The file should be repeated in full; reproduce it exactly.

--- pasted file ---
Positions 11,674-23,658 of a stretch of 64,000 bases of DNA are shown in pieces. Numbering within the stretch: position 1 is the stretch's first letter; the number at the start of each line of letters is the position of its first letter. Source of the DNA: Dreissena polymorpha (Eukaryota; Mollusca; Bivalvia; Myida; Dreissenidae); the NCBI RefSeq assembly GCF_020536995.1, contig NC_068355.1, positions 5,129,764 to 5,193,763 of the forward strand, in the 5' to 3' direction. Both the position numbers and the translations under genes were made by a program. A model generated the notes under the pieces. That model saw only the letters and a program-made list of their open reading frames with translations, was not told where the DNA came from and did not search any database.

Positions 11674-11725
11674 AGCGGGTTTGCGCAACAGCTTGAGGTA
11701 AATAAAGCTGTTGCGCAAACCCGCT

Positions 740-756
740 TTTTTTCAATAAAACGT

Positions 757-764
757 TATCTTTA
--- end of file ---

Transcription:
Positions 11,674-23,658 of a stretch of 64,000 bases of DNA are shown in pieces. Numbering within the stretch: position 1 is the stretch's first letter; the number at the start of each line of letters is the position of its first letter. Source of the DNA: Dreissena polymorpha (Eukaryota; Mollusca; Bivalvia; Myida; Dreissenidae); the NCBI RefSeq assembly GCF_020536995.1, contig NC_068355.1, positions 5,129,764 to 5,193,763 of the forward strand, in the 5' to 3' direction. Both the position numbers and the translations under genes were made by a program. A model generated the notes under the pieces. That model saw only the letters and a program-made list of their open reading frames with translations, was not told where the DNA came from and did not search any database.

Positions 11674-11725
11674 AGCGGGTTTGCGCAACAGCTTGAGGTA
11701 AATAAAGCTGTTGCGCAAACCCGCT

Positions 740-756
740 TTTTTTCAATAAAACGT

Positions 757-764
757 TATCTTTA